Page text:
Out of the lab and into the world!
MEBSA scientists have two primary goals: (1) conduct experiments to understand our environment, and (2) to share our findings.
Although we often conduct our experiments by ourselves or in small teams, our second goal requires us to get out of the lab and into the world!
As part of our commitment to inspire the next generation of scientists, we offered activities to ~4000 students at the San Diego Science Alliance’s 16th High Tech Fair
The Fair consisted of 66+ science and engineering exhibits designed to motivate 6th
grade students to pursue careers in STEM (Science, Technology, Engineering, Mathematics).
A rocky intertidal crime scene entices young scientists at MEBSA's High Tech Fair exhibit.
MEBSA’s booth consisted of two activities designed to provide students with a ‘Cliff Notes’ version of what it’s like to be a marine biologist. First, a “Whodunnit?” activity challenged students to use their observational and research skills to solve a crime scene.
Second, visitors explored a tank filled with live specimens of the crime scene suspects: crabs, snails, sea slugs, algae, and other marine invertebrates.
We believe that by engaging aspiring and accomplished scientists, marine scientists will be better prepared to meet the challenges ahead.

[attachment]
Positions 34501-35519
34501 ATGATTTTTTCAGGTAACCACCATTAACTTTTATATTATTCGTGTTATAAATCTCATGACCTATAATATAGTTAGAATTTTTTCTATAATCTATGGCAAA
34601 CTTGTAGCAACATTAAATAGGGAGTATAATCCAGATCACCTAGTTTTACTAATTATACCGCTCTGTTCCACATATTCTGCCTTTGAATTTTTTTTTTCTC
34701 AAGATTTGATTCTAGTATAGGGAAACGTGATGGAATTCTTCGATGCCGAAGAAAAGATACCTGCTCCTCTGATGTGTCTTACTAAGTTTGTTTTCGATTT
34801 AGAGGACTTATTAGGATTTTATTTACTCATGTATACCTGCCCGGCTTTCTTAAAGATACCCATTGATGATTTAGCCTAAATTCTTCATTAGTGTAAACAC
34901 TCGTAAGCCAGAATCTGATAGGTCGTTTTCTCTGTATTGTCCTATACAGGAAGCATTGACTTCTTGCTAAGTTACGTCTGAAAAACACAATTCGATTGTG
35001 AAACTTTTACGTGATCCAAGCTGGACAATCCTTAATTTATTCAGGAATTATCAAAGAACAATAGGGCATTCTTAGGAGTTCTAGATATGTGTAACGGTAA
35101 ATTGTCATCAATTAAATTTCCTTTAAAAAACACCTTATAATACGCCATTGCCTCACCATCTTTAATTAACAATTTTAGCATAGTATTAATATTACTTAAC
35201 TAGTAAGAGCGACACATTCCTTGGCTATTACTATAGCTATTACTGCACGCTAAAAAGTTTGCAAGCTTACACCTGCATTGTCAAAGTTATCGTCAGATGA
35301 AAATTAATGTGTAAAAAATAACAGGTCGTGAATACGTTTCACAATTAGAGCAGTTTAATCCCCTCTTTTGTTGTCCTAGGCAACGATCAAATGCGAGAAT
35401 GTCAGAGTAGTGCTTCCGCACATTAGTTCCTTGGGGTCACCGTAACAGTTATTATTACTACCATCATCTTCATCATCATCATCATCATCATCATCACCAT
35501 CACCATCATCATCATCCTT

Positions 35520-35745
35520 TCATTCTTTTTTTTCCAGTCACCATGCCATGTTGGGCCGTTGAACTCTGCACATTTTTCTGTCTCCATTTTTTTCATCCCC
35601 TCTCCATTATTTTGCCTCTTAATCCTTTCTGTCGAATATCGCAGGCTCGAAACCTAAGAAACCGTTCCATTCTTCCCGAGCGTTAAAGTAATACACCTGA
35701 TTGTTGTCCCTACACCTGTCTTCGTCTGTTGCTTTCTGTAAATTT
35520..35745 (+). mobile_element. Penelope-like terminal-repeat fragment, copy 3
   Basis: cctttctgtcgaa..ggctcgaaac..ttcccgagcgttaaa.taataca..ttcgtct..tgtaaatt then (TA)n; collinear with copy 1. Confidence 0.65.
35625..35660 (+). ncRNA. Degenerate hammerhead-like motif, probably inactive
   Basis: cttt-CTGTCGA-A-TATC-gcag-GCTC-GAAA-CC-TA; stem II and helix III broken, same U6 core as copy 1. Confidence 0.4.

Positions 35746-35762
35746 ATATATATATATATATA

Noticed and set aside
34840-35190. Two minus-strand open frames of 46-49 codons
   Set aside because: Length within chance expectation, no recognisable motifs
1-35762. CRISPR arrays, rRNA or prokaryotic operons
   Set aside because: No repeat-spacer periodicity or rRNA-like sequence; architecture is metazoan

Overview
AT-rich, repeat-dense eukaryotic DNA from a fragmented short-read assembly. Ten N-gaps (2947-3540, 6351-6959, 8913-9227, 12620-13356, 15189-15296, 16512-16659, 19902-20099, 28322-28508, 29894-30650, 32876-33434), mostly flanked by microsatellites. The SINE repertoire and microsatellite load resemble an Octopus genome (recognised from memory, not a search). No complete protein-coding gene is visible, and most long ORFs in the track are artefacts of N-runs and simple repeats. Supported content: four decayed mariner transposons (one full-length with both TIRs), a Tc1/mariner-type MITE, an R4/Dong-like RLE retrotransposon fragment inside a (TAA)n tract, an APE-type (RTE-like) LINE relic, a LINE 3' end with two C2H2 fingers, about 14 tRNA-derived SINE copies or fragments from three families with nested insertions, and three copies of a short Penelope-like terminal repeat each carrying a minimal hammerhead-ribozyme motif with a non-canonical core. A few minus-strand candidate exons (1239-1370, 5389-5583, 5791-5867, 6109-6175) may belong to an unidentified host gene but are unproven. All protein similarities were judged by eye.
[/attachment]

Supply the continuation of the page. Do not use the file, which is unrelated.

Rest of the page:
Events that bring together science enthusiasts create a hub for exchanging ideas, inspiring innovation, and learning about cutting edge research. One such event is the Western Society of Naturalists (WSN) Conference, a meeting that brings together ocean experts to discuss new research and emerging issues in marine ecology.
This November, MEBSA members and SDSU faculty showcased their research to fellow experts at the 95th
WSN Conference in Tacoma, WA.
Nick Hayman presents his research on estuarine ecosystems to the scientific community.
Twelve graduate students, SDSU alumni, and two faculty members presented at the meeting. MEBSA’s own Emily Jones was awarded Best Poster! The topics of these presentations were incredibly diverse ranging from how predators alter animal behavior to how future climate change may affect the development of an organism.
Over 20 current and former SDSU professors, graduate students, and undergraduate students presented research at the Western Society of Naturalists Meeting in Tacoma, WA.
The theme of the meeting challenged us to redefine what conservation means in today’s world.
A panel of experts reminded us that local communities and social scientists are important components to successful conservation initiatives.
The lessons we learned from WSN and the excitement of the students at High Tech Fair inspire the MEBSA community to get out of the lab and into the world!